“The credit hours will give an additional boost to our 2002 Fiscal Year Equated Student goal,” said Paul Duby (Institutional Research). “Another positive trend we are seeing is increased retention of students throughout the cycle. Retention from fall to winter is up 3.5 percent from a year ago. This success applies to both genders and all racial groups, so no single entity is losing ground. The new retention efforts instituted this past fall appear to be working; this is a real positive set of data.”
One initiative involves freshman probationary students. Virtually all are required to participate in Northern’s First Year Experience (FYE) program. Statistics show that nearly 86 percent of probationary students who took the UN100 course in the fall reenrolled for the winter semester.
“Freshman probationary students traditionally have had a lower success rate than regularly admitted students,” Duby added. “The goal of the University’s intervention strategy has been to ease the transition to college for students most at risk by offering them UN100 and other avenues of support. Academic success breeds enhanced retention."
Fall 2001 represented the highest first-semester GPA ever for first-time, full-time new freshmen. Duby said more than 78 percent of these new freshmen earned a "C" average or better in their first semester at NMU.
"These indicators of success bode well for enhanced student success and retention in the future," he said.
NMU Wellness Celebration to BeginThe 9th Annual Celebrate Wellness Health Fair will be held from 10 a.m. to 3 p.m. Tuesday, Feb. 19, in the University Center Great Lakes Rooms.
Employees are granted one hour of release time to attend the Health Fair.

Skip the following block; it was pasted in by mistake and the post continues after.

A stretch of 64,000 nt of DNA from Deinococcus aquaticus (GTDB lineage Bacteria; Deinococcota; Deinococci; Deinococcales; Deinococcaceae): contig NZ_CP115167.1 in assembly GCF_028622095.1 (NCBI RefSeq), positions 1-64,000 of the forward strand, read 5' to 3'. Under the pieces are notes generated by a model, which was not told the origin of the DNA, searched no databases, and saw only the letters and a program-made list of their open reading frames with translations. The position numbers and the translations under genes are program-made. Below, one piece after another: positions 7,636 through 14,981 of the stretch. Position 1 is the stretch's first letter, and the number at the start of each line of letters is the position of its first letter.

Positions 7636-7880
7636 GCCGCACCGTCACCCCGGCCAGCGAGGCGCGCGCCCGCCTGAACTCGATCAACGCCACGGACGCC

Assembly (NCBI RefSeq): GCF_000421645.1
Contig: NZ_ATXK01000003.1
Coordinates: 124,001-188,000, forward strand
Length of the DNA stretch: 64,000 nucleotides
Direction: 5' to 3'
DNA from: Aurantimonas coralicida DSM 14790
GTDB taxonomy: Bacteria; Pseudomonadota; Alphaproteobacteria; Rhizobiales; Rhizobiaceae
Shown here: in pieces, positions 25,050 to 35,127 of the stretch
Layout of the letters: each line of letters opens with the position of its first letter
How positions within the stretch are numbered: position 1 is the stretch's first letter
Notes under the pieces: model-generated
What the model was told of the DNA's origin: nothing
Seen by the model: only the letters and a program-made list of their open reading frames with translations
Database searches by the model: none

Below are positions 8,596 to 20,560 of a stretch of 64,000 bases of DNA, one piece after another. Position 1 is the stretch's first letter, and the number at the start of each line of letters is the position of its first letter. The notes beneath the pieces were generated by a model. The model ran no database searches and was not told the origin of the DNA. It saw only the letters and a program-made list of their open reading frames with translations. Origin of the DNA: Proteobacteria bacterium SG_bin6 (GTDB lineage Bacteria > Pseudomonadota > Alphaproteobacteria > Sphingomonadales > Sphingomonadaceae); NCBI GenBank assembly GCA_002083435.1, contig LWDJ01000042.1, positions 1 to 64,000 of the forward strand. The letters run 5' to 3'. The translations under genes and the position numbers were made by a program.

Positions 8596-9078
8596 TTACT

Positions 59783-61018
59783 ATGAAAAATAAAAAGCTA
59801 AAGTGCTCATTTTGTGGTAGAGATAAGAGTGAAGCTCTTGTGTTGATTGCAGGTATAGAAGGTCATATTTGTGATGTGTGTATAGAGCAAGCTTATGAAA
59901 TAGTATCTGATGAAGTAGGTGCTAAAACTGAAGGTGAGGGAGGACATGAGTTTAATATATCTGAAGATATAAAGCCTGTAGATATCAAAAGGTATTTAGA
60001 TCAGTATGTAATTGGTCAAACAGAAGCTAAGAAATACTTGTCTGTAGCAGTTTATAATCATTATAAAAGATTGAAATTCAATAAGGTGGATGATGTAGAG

Students Have Fingertip Access to Foreign Language Broadcasts
Northern students can access news broadcasts from around the world with their laptop computers. Satellite Communications for Learning, or SCOLA, is a non-profit consortium that transmits television programming from more than 50 countries in their original languages.
“I am amazed at the far-ranging points of origination – from Japan and China to Turkey and Ethiopia to Slovenia and Croatia,” said Tim Compton (Modern Languages and Literatures). “As a department, we are just becoming familiar with it and are formulating ideas on how to use it in our classes. I am impressed with Susan Martin of our department for her insight in getting this service to campus. The newscasts allow us to see the world through other nations’ lenses.”
Most SCOLA subscribers access the video feeds via satellite, but NMU is the first to receive the broadcasts over Internet 2. NMU pays about $2,100 annually for the contract, which covers all campus users. If SCOLA had not made the Internet 2 option available, NMU would have had to purchase a new satellite dish and receivers for an estimated $15,000.
“This is a high-end video application for the laptop – not just word processing or spreadsheets – and it’s an appropriate educational use for Internet 2,” said Eric Smith (Audio-Visual Services). “You need a high bandwidth connection to operate the service. The imagery is better than with your typical dial-up connection and the audio is crystal clear. It’s been up and running for two weeks and we’re very pleased with the quality.”
Smith credits Bruce Hanninen (Academic Computing) for setting up a mirror site on one of the NMU servers to make bandwidth use more efficient. He said SCOLA has two additional video channels that should be available on Internet 2 in the coming months. One is exclusively entertainment; the other features Chinese information. SCOLA also offers Vatican Radio, Radio France Internationale and World Radio Network.
To access SCOLA over Internet 2 and link to the programming schedule, visit SCOLA.